En el Telegraph, una buena nota sobre "Shipbuilding" por Robert Sandall:

During the Falklands war, Elvis Costello wrote a passionate elegy for a lost way of life that still resonates today, says Robert Sandall

Few pop records are so poignantly steeped in a sense of time and place as Shipbuilding. A slow, haunting piano tune written by the producer Clive Langer with lyrics by Elvis Costello, sung by Robert Wyatt, it was released here as a single in August 1982. Two months earlier, Britain had just won the Falklands War.

Insofar as it took sides, Shipbuilding was an anti-war song - not a popular stance at a time when bellicose patriotism ruled. The fact that it only scraped into the top 40 said much about public receptivity to its downbeat mood and message. That it has been more cherished since than any of the 35 tunes that beat it in the charts in its first week is a testimony to its deceptive toughness and durable, unsentimental truths.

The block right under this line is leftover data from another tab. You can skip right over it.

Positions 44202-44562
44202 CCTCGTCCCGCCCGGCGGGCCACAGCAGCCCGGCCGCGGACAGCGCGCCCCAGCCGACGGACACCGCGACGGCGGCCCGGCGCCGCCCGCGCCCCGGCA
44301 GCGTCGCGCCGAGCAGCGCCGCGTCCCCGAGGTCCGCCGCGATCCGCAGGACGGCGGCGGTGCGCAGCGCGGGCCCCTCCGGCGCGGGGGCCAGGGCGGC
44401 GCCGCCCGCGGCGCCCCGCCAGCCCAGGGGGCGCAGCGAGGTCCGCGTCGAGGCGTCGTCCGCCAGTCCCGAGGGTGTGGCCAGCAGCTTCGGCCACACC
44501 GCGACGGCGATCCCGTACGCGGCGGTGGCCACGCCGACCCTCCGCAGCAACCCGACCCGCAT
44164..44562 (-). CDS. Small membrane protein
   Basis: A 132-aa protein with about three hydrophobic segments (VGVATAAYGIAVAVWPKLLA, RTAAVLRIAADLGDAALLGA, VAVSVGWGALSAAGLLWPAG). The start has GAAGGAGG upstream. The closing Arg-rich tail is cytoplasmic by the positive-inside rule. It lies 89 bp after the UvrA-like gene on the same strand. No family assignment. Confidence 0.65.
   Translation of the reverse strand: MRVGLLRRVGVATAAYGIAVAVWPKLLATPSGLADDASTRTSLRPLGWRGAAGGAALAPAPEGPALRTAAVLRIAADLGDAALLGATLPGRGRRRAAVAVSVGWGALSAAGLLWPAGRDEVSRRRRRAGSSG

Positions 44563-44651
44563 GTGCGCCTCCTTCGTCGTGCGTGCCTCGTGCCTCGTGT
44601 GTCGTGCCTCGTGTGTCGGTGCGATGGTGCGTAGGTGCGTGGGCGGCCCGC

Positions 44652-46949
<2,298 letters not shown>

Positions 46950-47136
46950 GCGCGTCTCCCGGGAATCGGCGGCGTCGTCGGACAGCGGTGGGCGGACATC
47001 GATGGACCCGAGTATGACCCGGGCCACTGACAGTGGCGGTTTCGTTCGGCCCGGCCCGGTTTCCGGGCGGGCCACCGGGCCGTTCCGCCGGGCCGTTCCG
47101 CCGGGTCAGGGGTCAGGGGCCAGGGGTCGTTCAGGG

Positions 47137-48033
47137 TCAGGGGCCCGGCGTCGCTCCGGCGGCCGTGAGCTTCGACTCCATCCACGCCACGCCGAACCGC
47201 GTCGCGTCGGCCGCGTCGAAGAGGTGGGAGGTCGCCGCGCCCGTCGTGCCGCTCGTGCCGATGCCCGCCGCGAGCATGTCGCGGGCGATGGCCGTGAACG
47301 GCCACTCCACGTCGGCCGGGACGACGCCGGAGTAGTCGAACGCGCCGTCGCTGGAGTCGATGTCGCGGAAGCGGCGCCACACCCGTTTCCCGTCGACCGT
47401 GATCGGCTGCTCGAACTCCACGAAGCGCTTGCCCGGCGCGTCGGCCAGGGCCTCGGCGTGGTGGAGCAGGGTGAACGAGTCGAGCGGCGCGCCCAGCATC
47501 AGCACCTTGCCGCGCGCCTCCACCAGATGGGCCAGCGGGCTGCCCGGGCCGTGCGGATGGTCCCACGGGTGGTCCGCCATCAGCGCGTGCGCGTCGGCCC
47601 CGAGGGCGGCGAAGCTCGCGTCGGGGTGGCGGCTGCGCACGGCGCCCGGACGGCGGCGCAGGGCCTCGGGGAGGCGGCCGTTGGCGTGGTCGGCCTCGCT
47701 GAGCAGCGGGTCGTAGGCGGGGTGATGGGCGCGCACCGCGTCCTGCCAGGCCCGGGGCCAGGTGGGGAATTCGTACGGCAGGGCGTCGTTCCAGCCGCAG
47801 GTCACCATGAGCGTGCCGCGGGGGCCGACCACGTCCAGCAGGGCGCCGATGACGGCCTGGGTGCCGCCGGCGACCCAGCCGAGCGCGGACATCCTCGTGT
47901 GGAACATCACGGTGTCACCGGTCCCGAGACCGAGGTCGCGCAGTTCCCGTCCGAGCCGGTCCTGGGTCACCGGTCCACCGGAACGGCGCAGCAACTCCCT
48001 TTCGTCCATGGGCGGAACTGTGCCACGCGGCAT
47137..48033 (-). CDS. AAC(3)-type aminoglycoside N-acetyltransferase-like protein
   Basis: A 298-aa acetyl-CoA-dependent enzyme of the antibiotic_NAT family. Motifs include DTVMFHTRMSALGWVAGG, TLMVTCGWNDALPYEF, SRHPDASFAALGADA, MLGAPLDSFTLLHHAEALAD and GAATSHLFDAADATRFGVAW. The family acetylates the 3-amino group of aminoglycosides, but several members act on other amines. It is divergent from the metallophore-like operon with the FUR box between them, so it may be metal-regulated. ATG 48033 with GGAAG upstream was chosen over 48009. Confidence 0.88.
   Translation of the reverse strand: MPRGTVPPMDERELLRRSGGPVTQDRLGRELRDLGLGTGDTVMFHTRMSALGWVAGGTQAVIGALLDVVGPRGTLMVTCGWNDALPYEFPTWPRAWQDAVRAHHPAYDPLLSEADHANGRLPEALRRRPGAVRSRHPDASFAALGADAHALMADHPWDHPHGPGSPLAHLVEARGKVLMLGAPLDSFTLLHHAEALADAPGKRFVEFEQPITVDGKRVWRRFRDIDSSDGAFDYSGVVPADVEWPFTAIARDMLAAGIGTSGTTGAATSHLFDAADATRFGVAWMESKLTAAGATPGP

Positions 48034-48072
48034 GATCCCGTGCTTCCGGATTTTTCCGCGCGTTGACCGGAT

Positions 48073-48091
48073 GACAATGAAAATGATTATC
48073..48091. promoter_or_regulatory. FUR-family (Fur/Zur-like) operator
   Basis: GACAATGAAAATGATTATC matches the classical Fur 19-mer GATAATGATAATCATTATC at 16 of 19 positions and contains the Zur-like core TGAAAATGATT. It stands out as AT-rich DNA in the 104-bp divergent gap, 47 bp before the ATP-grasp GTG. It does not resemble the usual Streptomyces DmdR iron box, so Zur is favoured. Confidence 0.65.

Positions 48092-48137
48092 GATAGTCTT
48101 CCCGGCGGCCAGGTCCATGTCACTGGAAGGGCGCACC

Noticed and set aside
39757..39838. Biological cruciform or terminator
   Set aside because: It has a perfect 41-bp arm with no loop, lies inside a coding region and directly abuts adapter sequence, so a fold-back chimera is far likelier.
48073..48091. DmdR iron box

Shipbuilding offered an uncomfortable reminder to a country still celebrating victory in the South Atlantic that things at home were not looking good for the communities whose young men had done most of the fighting. The song's first line "Is it worth it?" sounded like the intro to a standard lament for lives lost at war. But it wasn't. Costello was weighing the benefits of jobs temporarily saved in a dying industry - new clothes for the wife, a bike for the kid - against the human cost of the fruits of all that labouring.

Of the 255 British dead in the Falklands conflict, the majority had been killed at sea, in warships built in Northern ports like the one in which the young Declan MacManus (aka Elvis Costello) grew up, in Liverpool. For some of those struggling shipyards, the naval adventure in the Falklands had come as a last hurrah.